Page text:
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How MG is trying to make a 90-year-old brand ‘new’ again


Anyone of a certain age will remember the last days of MG Rover: BMW ownership, the rise and fall of the Phoenix Four management team, the sadness and bitterness of the workforce and, not least of all, the network of dealers, many of which stood by the brand for as long as possible, until its final demise in 2005.

Now the brand is back, in Chinese ownership and with the benefit of considerable investment, which is leading to a slow roll-out of new vehicles.

Sam Burton, Mg Motor head of sales  
Sam Burton, MG Motor head of sales  


MG wants 51 additional sales points by the end of 2014  
2014 forecast is 4,500 registrations, including 3,500 MG3s  
Manufacturer holding monthly open days to woo dealers

Some elements are the same, such as the Longbridge headquarters – a spiritual home, of course, but also, today, a hotbed of manufacturing and design activity – and the emphasis on the brand’s Britishness, including the appearance of the Union Jack in some of the marketing. But new beginnings are also important, insist senior, UK-based directors.

As MG Motor makes its first appearance at the AM Awards as a sponsor, showcasing its latest model, the MG3, and the MG6 and meeting senior figures from dealer groups, its head of sales Sam Burton reveals his strategy for the brand.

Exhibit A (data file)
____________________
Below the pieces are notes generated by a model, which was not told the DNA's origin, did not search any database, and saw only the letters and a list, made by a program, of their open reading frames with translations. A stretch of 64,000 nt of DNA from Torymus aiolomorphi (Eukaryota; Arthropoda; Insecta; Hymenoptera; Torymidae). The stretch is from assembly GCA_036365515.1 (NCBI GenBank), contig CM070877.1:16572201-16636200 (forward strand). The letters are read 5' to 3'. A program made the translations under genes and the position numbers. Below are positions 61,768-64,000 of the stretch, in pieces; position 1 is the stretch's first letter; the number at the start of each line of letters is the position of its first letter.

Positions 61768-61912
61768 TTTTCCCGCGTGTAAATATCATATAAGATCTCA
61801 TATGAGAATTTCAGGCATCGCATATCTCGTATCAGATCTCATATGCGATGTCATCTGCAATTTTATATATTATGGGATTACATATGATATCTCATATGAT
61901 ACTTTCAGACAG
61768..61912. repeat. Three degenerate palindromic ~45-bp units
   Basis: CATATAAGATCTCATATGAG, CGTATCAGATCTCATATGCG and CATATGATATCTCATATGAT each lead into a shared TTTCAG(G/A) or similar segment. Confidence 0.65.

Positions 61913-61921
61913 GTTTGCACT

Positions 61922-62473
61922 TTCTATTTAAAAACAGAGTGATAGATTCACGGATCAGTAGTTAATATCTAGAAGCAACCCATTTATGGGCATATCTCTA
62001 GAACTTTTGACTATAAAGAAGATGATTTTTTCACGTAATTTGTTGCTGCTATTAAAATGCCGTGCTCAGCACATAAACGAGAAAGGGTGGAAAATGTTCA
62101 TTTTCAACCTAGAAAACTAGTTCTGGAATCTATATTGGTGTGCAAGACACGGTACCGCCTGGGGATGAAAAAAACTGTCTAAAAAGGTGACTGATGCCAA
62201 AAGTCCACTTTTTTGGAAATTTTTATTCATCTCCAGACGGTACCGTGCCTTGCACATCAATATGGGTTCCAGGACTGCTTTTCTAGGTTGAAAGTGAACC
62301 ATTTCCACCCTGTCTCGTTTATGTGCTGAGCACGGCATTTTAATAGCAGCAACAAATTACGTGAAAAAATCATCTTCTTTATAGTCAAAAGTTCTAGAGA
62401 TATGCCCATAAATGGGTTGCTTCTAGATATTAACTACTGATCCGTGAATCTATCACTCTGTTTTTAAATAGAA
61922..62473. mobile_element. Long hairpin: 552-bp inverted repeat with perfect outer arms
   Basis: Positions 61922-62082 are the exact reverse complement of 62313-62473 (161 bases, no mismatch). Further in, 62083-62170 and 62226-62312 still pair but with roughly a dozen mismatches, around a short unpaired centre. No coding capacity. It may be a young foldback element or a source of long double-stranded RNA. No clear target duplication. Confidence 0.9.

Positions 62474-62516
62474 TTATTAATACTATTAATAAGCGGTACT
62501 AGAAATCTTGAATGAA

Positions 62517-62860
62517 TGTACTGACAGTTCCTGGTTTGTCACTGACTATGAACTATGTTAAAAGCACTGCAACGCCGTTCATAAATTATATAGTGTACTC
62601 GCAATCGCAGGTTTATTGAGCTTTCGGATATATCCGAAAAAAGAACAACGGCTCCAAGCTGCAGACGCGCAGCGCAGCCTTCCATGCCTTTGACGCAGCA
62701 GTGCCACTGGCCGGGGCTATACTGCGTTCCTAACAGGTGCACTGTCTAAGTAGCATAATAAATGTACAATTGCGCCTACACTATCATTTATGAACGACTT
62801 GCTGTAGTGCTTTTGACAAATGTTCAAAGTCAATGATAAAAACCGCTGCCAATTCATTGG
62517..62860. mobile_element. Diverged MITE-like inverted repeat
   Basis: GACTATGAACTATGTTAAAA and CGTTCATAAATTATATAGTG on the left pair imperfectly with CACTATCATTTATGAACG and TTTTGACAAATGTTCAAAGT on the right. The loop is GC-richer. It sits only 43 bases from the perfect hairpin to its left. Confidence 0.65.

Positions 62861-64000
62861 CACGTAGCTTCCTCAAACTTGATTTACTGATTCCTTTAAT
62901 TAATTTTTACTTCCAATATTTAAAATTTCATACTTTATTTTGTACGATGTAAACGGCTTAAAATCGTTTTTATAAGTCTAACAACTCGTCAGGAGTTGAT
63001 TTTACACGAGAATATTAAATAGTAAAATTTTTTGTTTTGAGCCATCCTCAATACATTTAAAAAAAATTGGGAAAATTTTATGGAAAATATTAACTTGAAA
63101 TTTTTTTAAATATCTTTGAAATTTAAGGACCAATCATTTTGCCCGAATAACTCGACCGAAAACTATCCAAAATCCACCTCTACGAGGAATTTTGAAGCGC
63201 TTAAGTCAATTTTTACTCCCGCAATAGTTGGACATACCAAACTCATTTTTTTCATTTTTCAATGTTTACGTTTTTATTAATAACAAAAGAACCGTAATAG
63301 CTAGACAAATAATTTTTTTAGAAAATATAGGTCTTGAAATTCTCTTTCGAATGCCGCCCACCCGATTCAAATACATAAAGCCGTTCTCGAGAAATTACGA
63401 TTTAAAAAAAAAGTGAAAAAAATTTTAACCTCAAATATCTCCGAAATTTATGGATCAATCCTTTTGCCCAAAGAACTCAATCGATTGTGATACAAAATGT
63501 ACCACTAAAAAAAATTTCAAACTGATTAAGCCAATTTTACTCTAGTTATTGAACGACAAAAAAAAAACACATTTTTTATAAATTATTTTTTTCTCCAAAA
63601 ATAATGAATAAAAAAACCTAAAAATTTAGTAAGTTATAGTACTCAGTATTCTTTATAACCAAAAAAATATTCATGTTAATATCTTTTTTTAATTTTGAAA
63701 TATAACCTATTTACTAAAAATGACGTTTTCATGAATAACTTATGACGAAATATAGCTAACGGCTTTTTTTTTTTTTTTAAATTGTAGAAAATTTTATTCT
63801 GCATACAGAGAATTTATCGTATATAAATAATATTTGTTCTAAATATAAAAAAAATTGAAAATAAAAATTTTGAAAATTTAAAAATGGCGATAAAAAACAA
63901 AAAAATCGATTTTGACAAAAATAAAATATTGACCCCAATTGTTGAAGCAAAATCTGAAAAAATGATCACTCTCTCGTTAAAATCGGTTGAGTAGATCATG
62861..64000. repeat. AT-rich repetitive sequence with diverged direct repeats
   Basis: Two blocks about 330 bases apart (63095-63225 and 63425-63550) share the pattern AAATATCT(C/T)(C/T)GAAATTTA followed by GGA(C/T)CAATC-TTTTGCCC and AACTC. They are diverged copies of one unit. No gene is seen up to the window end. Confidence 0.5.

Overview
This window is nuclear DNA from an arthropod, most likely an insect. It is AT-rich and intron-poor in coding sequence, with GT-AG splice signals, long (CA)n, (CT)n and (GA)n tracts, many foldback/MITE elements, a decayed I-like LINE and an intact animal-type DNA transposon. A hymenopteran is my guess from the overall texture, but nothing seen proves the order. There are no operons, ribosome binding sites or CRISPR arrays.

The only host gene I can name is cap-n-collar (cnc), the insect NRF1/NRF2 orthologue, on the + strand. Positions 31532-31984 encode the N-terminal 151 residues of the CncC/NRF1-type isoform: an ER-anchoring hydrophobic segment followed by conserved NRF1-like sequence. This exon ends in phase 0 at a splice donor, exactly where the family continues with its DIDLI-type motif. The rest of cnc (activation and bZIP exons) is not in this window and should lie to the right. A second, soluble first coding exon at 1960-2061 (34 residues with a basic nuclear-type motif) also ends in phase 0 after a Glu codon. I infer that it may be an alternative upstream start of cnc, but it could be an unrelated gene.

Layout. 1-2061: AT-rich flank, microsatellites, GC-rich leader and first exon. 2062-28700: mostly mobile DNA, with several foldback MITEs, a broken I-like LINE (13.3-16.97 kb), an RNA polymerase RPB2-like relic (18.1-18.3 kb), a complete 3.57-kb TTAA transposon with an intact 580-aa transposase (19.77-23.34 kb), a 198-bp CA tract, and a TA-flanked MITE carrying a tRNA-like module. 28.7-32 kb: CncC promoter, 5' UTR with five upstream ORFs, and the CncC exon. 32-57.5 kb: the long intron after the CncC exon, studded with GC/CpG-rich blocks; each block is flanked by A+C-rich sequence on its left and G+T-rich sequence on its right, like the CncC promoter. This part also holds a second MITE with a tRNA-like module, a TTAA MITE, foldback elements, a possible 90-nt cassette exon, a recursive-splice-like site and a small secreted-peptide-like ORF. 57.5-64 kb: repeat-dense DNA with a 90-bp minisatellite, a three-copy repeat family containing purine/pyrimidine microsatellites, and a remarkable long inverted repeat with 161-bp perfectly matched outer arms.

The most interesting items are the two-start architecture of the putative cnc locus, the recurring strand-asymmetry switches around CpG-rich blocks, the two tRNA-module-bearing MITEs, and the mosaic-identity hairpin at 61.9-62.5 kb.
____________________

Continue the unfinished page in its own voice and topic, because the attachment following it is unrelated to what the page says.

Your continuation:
MG’s heritage is undeniable, but in many people’s minds – particularly those dealers that remember the pain of the 1990s – the brand’s recent history is not something to dwell on.  

However, Burton insists the brand is at the beginning of an evolutionary cycle: “This year, MG celebrates its 90th anniversary as a brand. But as a current business proposition to the motor industry we’re a company that doesn’t have a legacy to offer. We’re not able to say we’ve got a database of 100,000 customers out there and you’re guaranteed their business.”

There are thousands of current and former MG Rover owners in the UK, but their data was not part of the deal when the Chinese bought MG.  

So, from a dealer point of view, MG’s current proposition is based on the ability and opportunity to attract customers. As a sales operation, it’s early days.

Where it differs from a completely new entrant to the market is there is a consumer awareness of the MG brand, both negative and positive. But with this awareness is the uncertainty about a company that ‘went under’ eight years ago.

“Consumers know it’s in foreign ownership, although one recently told me it was in Indian ownership. So there’s uncertainty in terms of it being here in another 10, 20 years’ time,” said Burton.  

“When I talk to customers, it’s on the strength of the parent company, that it manufactured 4.5 million cars last year – which by my rough estimate is probably about 5% or 6% of global production – and how they are now 103rd in the Fortune 500 companies. It is financially very strong and stable.”


Backed by one of China’s ‘Big Four’

That parent company, SAIC Motor Corporation, is a Chinese state-owned vehicle manufacturer and is one of the country’s ‘big four’ carmakers. At 4.5m units, it was the largest producer of cars in 2012.

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